22nd March marks the 29th annual World Water Day - an awareness day dedicated to informing people about the importance of fresh, clean water, and the billions of people living in water-stressed regions.
It’s no secret that the fashion industry is one of the largest water users globally. It is dependent on water throughout the entire production process of textiles, from the growing of natural fibres to the dyeing of materials. The byproduct is often polluted, undrinkable water and heightened water shortages in already water scarce areas.
Cotton is a particularly thirsty crop, accounting for 69% of the water footprint of global textile fibre production. That’s why we use an organic cotton and linen blend that requires less water than its non-organic counterpart. This World Water Day, we wanted to talk more about our choice of material and share some of the ways we’re actively minimising our water footprint.
But first, what’s the problem with conventional cotton?
Earlier we said that cotton is a thirsty crop, which isn’t always the case. While it’s true that cotton is relatively drought tolerant, it is often grown in arid environments where it cannot be rainfed. Most cotton is grown in countries already facing water stress, with India, China, the US and Pakistan among them. Here, the problem is that most farmers are forced to use water-intensive irrigation systems, adding further stress to local water supplies. Soviet irrigation for cotton farming, for example, caused the Aral Sea in Central Asia to shrink to 25% of its former size in just 50 years.
Then you add toxic chemicals into the mix. More than any other crop, conventional cotton production relies heavily on agrochemicals and uses around 6% of the world’s pesticides and 16% of all insecticides. These chemicals are harmful to both human and planetary health, contributing to greenhouse gas emissions and polluting drinkable water. Combined, vast volumes of irrigated water and the heavy use of pesticides cause soil salinastion. The result is a crop monoculture where other plants will struggle to grow, ultimately leading to local biodiversity loss.
Why we use an organic cotton and linen blend
Our signature organic cotton and linen blend is made from naturally grown fibres that use less water than conventional cotton. Our 100% organic cotton is OCS certified (Organic Content Standard) and grown in Turkey. According to the WWF, an organically-grown cotton t-shirt uses 2,457 less litres of water than a conventionally-grown cotton tee. Our linen is also grown in Europe and can come from a couple of sources, the last being Belarus. Linen is made from flax, a resilient natural crop that can grow in poor soil and is typically rainfed in showery Europe. In fact, “growing flax and weaving it into linen is the least water and energy intensive part of a linen garment’s life cycle!” Most of the water usage comes from washing and ironing the linen garment, so we encourage our customers to wash their clothes sparingly on an eco wash.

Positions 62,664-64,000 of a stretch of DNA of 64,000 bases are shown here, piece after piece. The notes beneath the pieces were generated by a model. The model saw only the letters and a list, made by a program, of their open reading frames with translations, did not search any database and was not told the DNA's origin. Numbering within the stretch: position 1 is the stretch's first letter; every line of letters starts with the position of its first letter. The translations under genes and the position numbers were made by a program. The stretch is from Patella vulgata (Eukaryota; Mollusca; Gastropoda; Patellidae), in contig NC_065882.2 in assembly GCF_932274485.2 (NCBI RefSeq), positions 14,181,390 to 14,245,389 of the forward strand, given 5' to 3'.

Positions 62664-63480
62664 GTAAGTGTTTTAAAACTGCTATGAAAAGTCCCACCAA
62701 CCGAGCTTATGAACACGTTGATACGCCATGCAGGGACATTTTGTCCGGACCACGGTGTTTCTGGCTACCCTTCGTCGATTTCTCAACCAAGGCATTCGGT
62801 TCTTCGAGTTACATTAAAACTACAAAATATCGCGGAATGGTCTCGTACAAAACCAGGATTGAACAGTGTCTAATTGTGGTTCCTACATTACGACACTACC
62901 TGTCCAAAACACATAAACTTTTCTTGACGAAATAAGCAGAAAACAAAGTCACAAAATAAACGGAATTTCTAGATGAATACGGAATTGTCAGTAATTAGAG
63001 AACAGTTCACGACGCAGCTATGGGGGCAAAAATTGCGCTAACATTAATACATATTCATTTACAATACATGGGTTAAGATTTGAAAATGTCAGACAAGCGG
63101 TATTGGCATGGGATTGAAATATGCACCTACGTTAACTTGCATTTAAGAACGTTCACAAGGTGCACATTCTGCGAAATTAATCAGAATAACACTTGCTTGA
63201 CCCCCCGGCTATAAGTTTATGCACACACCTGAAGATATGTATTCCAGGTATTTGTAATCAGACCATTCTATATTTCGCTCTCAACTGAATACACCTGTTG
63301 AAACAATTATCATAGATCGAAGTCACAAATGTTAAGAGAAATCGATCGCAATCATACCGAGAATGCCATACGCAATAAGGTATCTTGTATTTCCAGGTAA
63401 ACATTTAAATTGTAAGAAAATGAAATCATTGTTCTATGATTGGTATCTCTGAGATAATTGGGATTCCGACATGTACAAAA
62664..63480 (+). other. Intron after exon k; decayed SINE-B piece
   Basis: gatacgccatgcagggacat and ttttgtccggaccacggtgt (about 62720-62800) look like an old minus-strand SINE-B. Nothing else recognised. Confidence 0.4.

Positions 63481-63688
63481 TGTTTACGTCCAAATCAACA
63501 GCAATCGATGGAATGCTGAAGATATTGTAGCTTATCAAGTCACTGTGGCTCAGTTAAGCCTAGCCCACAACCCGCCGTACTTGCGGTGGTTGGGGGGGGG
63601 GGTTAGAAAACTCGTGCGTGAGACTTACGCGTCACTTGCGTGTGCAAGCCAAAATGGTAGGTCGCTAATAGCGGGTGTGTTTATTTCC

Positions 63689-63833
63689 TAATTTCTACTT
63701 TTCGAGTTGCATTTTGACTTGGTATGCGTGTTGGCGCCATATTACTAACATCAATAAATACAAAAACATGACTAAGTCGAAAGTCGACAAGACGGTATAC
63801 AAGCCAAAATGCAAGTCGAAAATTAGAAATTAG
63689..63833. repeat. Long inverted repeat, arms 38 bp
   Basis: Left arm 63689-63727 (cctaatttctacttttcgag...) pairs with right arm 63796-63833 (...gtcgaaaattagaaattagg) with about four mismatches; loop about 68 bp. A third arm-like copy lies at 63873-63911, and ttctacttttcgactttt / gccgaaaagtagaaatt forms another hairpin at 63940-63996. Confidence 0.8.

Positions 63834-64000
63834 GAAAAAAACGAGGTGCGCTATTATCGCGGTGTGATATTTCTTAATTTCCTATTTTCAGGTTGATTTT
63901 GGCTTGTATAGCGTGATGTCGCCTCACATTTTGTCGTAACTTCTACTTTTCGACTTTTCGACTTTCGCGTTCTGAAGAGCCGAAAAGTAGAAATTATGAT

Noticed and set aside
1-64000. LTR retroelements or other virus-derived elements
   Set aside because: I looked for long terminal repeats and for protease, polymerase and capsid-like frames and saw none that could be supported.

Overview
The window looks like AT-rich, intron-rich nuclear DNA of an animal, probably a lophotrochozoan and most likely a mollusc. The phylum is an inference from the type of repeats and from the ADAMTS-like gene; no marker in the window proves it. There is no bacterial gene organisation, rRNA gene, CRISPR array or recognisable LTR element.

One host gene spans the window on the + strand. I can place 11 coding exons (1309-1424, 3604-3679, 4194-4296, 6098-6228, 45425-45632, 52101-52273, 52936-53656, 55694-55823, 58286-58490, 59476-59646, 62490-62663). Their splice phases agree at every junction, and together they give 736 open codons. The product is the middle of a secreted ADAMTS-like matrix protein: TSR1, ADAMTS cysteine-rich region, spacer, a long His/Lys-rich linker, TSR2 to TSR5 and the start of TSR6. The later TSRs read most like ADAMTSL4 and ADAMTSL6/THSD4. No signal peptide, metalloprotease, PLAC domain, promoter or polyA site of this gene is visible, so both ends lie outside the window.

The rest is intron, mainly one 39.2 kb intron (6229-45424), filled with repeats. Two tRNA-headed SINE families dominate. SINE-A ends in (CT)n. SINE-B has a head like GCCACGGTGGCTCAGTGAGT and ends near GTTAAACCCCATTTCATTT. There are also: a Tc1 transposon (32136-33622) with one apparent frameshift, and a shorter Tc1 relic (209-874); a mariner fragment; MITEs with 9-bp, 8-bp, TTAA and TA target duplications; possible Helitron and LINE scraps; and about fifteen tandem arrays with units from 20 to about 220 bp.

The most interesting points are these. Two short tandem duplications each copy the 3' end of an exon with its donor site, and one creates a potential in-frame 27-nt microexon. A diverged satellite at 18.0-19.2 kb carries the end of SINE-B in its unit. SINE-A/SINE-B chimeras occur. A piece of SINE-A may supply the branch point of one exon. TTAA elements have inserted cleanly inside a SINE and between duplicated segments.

Sourcing organic cotton was important to us because it isn’t grown with toxic agrochemicals. According to Soil Association, “the water pollution impact of organic cotton has been shown to be 98% less than non-organic cotton production”. As a result, organic cotton has a much lower grey water footprint than conventional cotton, which refers to the amount of water required to dilute pollutants in order to reach water quality standards. The other benefit of organic cultivation is that it improves local soil health. Healthy soil absorbs water during floods like a sponge which is especially helpful during periods of drought.
Other ways we’re limiting our water footprint
Our fabric is woven, dyed, printed and finished by our Turkey supplier who is certified STANDARD 100 by OEKO-TEX®. This means the factory adheres to environmental policies, employee health and safety policies and ensures people always come first. OEKO-TEX® has developed a lifecycle assessment tool to help certified factories measure their environmental impact. Specifically, it allows our manufacturer to calculate the water footprint of each process step, the overall process, and one kilogram of our material, so they can develop new innovative ways to meet water reduction targets.
One way they have achieved this is through their use of azo-free dyes. Conventional textile dyeing is water intensive and polluting. Azo-free dyes, by contrast, have a lower impact because they require less water in the dyeing process and do not contain any carcinogenic compounds which would pollute local waterways. This also means the water retains its purity, and can be repurposed again and again.
Did you know that our clothes have always been plastic-free? Why? Because when a synthetic garment - like polyester or nylon - is washed at home, it can shed up to 700,000 individual microfibres. These synthetic fibres enter our waterways, are ingested by fish, are then ingested by us and even end up in the placentas of unborn babies. Microfibres, like plastic clothing left to rot in landfill or at sea, don't biodegrade; its effects will be felt for hundreds of years to come
Our clothing is plastic-free, down to the finishings. Our buttons are made in the UK from eco-friendly Coroza, a sustainably harvested material that supports communities in Ecuador. Instead of plastic-derived elastic, we use organic GOTS cotton and natural rubber which actually has a longer lifespan than conventional elastic, and is eventually biodegradable. Even our care labels are made from organic cotton and printed with azo-free dyes. It’s just one of the ways we’re minimising our water consumption, wastage and pollution!
Is it because
cottonis easier to absorb sweat?